Pursuing a preventive – NOT preemptive – war against Iraq, in contravention of accepted principles of international law and a centuries-long just war tradition, was, in itself, a criminal act. To have done so on the basis of "cooked" intelligence on the threat posed to us by Saddam’s WMD and calculated misrepresentations about his connections with Al Qaeda was an egregious betrayal of public trust.
Bill Clinton was humiliated, investigated, and eventually impeached for having lied about his sexual indiscretions, despite their sheerly personal nature and his plaintive mea culpas, but where is the outrage and revulsion in Congress and in the polls over George Bush’s unapologetic persistence in a clearly demonstrated pattern of deception concerning the most momentous matters of state: the initiation and prosecution of war?
Where, indeed, is public outcry over this president’s shameless pandering to his big business sponsors and fellow millionaires? To his coddling of corporate criminals such as the CEO’s of Enron and WorldCom? To his conversion of $100 billion budget surpluses into $400 billion deficits? To his undermining of Social Security and Medicare with ill-conceived tax cuts? To his duplicity in promising to leave no child behind while strangling Head Start and other such programs? To his unconscionable assault on the environment as seen in his endorsement of mountain-top-removal coal mining and efforts to open the Arctic National Wildlife Reserve to oil drilling? To his neocon crony advisers who are overseeing the transformation of our democratic republic into an oligarchic empire and are destroying the mechanisms for containing the nuclear arms race? To the arrogant unilateralism typified by our attempts to torpedo the Kyoto Protocol on global warming and the International Criminal Court? To the deliberate dismantling of rules and laws enacted to protect our civil liberties and our right to know, without which we cannot hold public officials accountable? To turning us from the most admired and respected nation on Earth into the most feared and resented?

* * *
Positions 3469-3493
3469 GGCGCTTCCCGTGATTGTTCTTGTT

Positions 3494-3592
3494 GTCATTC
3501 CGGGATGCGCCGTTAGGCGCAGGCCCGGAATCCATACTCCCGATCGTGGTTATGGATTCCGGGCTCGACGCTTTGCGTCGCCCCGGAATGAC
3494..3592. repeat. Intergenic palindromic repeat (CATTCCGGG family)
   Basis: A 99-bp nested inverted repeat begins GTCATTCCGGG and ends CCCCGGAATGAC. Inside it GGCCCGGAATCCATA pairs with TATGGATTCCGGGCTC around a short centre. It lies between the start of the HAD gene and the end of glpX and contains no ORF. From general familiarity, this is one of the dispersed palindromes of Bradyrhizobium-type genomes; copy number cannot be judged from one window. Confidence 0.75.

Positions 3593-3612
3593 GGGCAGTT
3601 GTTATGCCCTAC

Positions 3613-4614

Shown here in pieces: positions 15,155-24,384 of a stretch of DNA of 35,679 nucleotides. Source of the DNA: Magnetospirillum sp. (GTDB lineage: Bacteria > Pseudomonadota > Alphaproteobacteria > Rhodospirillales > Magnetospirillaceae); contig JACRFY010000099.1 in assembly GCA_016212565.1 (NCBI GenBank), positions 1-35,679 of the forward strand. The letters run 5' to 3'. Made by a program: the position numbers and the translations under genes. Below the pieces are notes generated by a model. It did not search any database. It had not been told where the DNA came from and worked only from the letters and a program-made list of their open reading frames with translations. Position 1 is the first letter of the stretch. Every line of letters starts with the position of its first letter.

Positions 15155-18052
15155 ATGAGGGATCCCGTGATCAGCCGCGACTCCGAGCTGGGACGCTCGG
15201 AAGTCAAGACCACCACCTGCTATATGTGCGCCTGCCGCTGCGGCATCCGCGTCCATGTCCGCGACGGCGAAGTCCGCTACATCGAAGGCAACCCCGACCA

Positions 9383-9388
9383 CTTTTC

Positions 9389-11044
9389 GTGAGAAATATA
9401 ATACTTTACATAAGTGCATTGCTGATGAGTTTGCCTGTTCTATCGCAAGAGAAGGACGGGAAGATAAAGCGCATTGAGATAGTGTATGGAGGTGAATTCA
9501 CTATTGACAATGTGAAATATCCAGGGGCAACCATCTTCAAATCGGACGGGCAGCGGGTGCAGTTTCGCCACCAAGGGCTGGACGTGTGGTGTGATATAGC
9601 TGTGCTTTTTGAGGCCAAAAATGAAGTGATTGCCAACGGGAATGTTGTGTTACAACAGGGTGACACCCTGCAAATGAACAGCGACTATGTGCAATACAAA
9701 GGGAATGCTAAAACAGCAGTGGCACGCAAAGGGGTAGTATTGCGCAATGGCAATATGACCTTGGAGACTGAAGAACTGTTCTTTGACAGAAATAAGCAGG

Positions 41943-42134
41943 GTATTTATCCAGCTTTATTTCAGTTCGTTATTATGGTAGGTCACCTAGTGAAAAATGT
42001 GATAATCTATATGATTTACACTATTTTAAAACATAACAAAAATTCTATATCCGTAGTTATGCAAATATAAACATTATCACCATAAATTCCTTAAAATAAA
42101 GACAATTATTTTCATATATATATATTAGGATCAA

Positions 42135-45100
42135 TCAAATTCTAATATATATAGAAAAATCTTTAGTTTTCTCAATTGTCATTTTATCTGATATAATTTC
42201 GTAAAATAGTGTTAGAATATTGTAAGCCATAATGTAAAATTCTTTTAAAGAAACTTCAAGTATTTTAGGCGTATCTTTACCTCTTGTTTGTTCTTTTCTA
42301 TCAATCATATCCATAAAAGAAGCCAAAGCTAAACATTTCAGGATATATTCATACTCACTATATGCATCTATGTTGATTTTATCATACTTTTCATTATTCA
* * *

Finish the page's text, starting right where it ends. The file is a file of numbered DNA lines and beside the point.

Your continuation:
This litany of outrages, alas, is far from exhaustive, but it suggests the magnitude of misguided and malevolent policies that have come to characterize the Bush Administration. Meanwhile, the absence of citizen, press, and congressional reaction bespeaks the "hard place" those of us who love our nation for its great ideals of liberty, equality, and the rule of law find ourselves in.
The Democratic Party’s servile solicitude to corporate lobbyists and its consequent abdication of its responsibilities to working Americans and to social justice have disoriented and dispirited many who would oppose the Bush Administration’s abuses, while consumerism and cynicism neutralize others by distracting them and making them feel that they can’t make a difference. The result is an emboldening of the neocon ideologues who control the White House to push their revolution further and faster, recognizing that the general public is too muddled by simplistic patriotism and the endless mystifications of the corporate-owned media to object in any concerted and effective way. This is, indeed, "a hard place" for all who love peace, freedom, and democracy, and until we acknowledge just how desperate and unprecedented this situation is – how dangerous and foreboding for our future – we will remain powerless to mobilize and organize ourselves to set a new course for our ship of state, one toward a more just, more peaceful, and more ecologically sustainable world.
Richard L. Clinton (Richard.Clinton@orst.edu) is a Professor of Political Science
at Oregon State University